Spring Greetings!

It is almost mid-April and it really doesn’t feel like Spring yet. The sun and warmth come to tease us for a bit and then we are back to rain, cold, fog and even hail!

Nature doesn’t seem to mind though. Portuguese wild flowers are sprouting all over!

Here there are some pictures taken on our daily walks.

I hope you enjoy them!

BeFunky Collage




Musical Stories

I have not posted for a while … life being hectic and me feeling lazy in my spare time. In any case, here I want to share this coming event:

TRÊS FÁBULAS MUSICADAS | Vânia Moreira e Elena Rojas

On February 25th and 26th, Vânia and I will be playing the Portuguese version of three wonderful stories set to violin, cello and narrator. This is the first time we’ll have added puppets and we are so excited about it!

If you are in the vicinity of Rua da Esperança in the old part of Lisbon, please come and join us for some musical storytelling fun.

Have a great weekend!

Sardinhada Manicure

Sardinhada Manicure

In Portugal’s summer, the favorite food is grilled sardines. There are Sardine Festivals and all sort of events related to sardines. I decided I wanted to try to do a fun manicure in honor to this gastronomic tradition; it was a time consuming manicure but it was worthy! I love the result. In the picture you can see the manicure just as I finished it last night, and then this morning on natural light.

I got inspired by lots of nail artists:

My pal Chrissy https://finepolish.wordpress.com/2015/09/13/ocean-themed-manicure/

I also found inspiration from an image I found at the BP store from @nailpolishplay http://nailpolishplay.com/wp-content/uploads/2015/05/neon_tribal_fish_sun_1.jpg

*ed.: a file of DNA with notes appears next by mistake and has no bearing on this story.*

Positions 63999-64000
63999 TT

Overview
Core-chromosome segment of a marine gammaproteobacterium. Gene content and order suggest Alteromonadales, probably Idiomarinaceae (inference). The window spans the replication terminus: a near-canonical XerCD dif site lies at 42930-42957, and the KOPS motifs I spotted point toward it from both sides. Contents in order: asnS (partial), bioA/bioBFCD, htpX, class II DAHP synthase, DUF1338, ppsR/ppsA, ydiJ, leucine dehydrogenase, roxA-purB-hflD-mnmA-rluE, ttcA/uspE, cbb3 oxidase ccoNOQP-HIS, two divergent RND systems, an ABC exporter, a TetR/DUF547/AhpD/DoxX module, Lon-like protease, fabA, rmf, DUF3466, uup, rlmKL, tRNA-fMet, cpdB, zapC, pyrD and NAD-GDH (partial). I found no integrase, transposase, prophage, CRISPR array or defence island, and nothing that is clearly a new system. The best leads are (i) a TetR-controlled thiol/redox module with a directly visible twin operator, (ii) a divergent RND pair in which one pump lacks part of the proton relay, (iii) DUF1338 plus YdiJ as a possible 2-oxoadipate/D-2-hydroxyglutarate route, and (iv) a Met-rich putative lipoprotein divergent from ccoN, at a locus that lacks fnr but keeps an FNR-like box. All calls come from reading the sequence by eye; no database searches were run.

I also used the smudging technique #marblingwithnailstamper  used by Swanette #stamp4fun https://youtu.be/kkvketdCCqU 

And the blending colors technique used for stamping by Gelulicious #gelulicious  https://youtu.be/KMVWPb95byY


I used Born Pretty stamping plate BP 066 for the fishes, and BP-L 026 for the algae. I stamped with BP clear head stamper; it work great on the mat.

For stamping polishes, I used Born Pretty stamping polishes black, metallic green and silver.


For painting the nails and coloring the fishes in the reverse stamping, I used an assortment of different polishes from Kiko.


The nail mat was a bargain find from AliExpress

Have a great weekend!

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Santos Populares’ Manicure


I spent two mornings driving through Bairro Alto and Cais de Sodré. This week was São João, and the streets were decorated with colorful banners and lights. Driving around the old part of Lisbon is hectic, with very narrow streets, confusing signs, and lots of people. Nevertheless, it is impossible not to love the old facades with the emblematic “azulejos”, blue tiles.

It was time for a new manicure, and this time I used Born Pretty stamping plate BP-L 027


I used Kiko Electric Blue 336, and Milky White 840 as base colors. Then, with plastic wrap I added yellow, grey, and lighter blue little splashes on the nails to create the undertone colors you find in some old tiles. I finally stamped on blue and white on three of the nails, and voilá! Here it is my Santos Populares manicure.

Have a great weekend! Bom fim-de-semana!



Nature on a Saturday afternoon

We just returned from our walk. There are so many flowers, insects, birds and reptiles making the most of the season!

Here I want to share the cutest sight of the day: A tiny snail napping on a small Queen Ann Lace flower.


Portugal’s Landscape

One of the things I love the most about living in Portugal, is having the time to enjoy the surrounding beauty. In Venezuela, nature walks are something that nobody does on a daily basis, and later in NY we were so busy that although we had daily walks with our dogs at the park, only on weekends we could venture to go to wilder places. In Portugal, both, beach and mountain are right there for us to enjoy.

Portugal is always green. All year round there are plants and flowers to delight our senses – and allergies -; but every year, there is a slight change on which plants flower most or first. Sometimes, I even get to see flowers I didn’t see the season before. I love that sense of discovery I feel while enjoying our daily walks.